• Throughout the day, make an effort to relax your jaw and face muscles.

To ensure you are performing mouth exercises or self-massage techniques safely, schedule an appointment with a physiotherapist or healthcare provider, who can teach you how to perform each exercise properly.

Reduce Stress

Stress and related factors, such as anxiety, nervousness or feeling down, can contribute to teeth grinding in your sleep. Research shows an association between levels of stress and teeth grinding, especially in cases related to emotional stress and work-related sources of stress. Despite these findings, more research is needed to establish this possible association.

To combat stress, implement simple relaxation techniques to reduce your daily stress, such as deep breathing, meditating, light stretching, spending time with loved ones, or taking part in activities or hobbies you enjoy.

Apply Ice or Moist Heat

Applying ice or moist heat to tense jaw muscles has been shown in studies to help relieve muscle soreness. To relieve sore jaw or facial muscles, apply moist heat to the sore or tender area for at least 20 minutes, once per day, until symptoms improve.

Improve Sleep Hygiene

Grinding your teeth in your sleep is classified as a sleep-related movement disorder. If you notice or feel the signs of teeth grinding but don't know when or why it's happening, then it's likely happening while you're asleep. Fortunately, there are ways to improve your sleep hygiene to help you relax and limit movement of the muscles that can cause teeth grinding at night.

To improve your quality of sleep, avoid exercising too close to bedtime and limit screen time and other mental stimulations before bed. It's also helpful to ensure your sleeping environment is dark and quiet, and to avoid stimulants such as tobacco, alcohol, or caffeine at night.

When to See a Healthcare Provider

Visit a healthcare provider about your teeth grinding if lifestyle changes, behavioral modifications, or physical therapies are not alleviating the problem, or if you are experiencing pain that isn't going away or is getting worse. As it is possible to grind your teeth while asleep or to be unaware the problem is occurring, it's important to visit a healthcare provider, such as a dentist, to prevent further damage to your oral health. Visit your dentist regularly, as they can spot the signs of teeth grinding during a routine dental exam.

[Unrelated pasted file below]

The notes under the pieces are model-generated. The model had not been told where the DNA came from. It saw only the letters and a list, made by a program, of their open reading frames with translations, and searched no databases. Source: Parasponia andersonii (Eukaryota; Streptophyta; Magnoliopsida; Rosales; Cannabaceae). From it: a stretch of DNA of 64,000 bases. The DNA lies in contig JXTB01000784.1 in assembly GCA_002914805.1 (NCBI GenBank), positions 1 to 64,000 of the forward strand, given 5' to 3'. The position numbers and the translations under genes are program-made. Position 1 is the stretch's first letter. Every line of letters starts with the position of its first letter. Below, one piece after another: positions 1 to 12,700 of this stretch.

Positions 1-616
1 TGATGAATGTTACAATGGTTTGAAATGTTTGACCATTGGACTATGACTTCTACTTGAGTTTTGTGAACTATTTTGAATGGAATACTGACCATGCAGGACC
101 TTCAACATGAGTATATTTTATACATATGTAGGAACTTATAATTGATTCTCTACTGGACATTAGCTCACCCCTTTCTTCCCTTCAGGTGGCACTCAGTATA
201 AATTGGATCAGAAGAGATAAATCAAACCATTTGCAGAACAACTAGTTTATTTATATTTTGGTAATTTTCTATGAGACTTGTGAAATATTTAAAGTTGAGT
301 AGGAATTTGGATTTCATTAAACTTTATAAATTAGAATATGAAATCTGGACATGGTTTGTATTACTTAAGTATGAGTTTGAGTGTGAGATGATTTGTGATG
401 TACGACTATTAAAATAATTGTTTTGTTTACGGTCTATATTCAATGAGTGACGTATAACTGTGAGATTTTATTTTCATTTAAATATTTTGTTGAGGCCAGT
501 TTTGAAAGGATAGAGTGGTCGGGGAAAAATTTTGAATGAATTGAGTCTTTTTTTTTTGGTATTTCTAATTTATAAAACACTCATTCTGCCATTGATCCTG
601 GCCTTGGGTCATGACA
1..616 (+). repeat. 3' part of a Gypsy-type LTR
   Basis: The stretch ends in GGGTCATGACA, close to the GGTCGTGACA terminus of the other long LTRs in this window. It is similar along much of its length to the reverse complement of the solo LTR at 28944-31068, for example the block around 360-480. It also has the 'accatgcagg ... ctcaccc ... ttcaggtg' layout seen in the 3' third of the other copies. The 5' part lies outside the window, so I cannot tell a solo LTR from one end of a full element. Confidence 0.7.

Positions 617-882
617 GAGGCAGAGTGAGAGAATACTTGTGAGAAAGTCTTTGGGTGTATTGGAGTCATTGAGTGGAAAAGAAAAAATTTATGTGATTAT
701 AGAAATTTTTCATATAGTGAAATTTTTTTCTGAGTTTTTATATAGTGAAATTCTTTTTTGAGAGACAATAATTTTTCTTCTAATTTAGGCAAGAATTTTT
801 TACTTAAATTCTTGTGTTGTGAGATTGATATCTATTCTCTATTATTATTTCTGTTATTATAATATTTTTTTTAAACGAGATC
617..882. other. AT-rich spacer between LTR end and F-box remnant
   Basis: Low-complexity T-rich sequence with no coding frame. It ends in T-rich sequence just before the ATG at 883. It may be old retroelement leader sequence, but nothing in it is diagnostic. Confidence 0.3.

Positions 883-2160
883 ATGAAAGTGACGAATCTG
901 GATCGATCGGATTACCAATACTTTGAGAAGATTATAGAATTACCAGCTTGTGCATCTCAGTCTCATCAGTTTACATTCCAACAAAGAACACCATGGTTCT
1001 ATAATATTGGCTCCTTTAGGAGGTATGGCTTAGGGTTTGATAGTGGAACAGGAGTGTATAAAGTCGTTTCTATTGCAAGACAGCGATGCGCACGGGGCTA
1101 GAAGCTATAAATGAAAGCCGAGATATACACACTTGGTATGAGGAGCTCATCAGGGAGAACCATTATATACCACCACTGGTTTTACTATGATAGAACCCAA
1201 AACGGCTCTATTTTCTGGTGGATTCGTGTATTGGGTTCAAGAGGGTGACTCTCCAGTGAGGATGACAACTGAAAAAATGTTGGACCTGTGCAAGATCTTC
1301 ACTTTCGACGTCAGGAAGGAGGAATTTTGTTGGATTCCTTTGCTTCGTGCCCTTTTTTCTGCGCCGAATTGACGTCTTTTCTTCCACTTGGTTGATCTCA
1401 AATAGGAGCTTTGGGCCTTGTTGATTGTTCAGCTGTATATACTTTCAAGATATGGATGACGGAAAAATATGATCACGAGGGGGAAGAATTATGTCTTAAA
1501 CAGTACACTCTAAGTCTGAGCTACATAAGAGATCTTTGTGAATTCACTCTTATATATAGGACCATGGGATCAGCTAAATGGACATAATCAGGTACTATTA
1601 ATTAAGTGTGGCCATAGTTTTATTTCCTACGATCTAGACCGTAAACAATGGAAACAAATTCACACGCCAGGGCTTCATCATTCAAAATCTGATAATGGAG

If you notice any signs or symptoms that your teeth grinding is getting worse or not improving, such as facial pain, headaches, jaw pain, or damaged dental restorations, visit your dentist for diagnosis and treatment. Treatment options include mouth guards or dental treatments to repair damage to chipped or worn teeth.

A Quick Review

Teeth grinding, or bruxism, is a condition where you grind or clench your teeth repeatedly throughout the day or night. Signs and symptoms of teeth grinding include soreness or tension of the jaw, headache, tiredness, tooth pain, and damaged teeth.

Even though teeth grinding can cause your face or jaw muscles to become uncomfortable or painful, there are fortunately a number of ways to naturally relieve the issue. These include behavioral and lifestyle changes, such as relieving stress, making changes to your sleep routine, and avoiding or reducing consumption of alcohol, caffeine, and tobacco.

If natural remedies are not helpful in reducing the repetitive actions of teeth grinding at night, then it's important to schedule an appointment with a dentist, who can perform a dental exam to diagnose the issue and provide other treatment options for relief.

While teeth grinding may start off as a minor issue, it can progress to a more severe condition if left untreated, so don't ignore your symptoms. Try these natural remedies for relief or contact a healthcare provider if you experience pain or need medical treatment.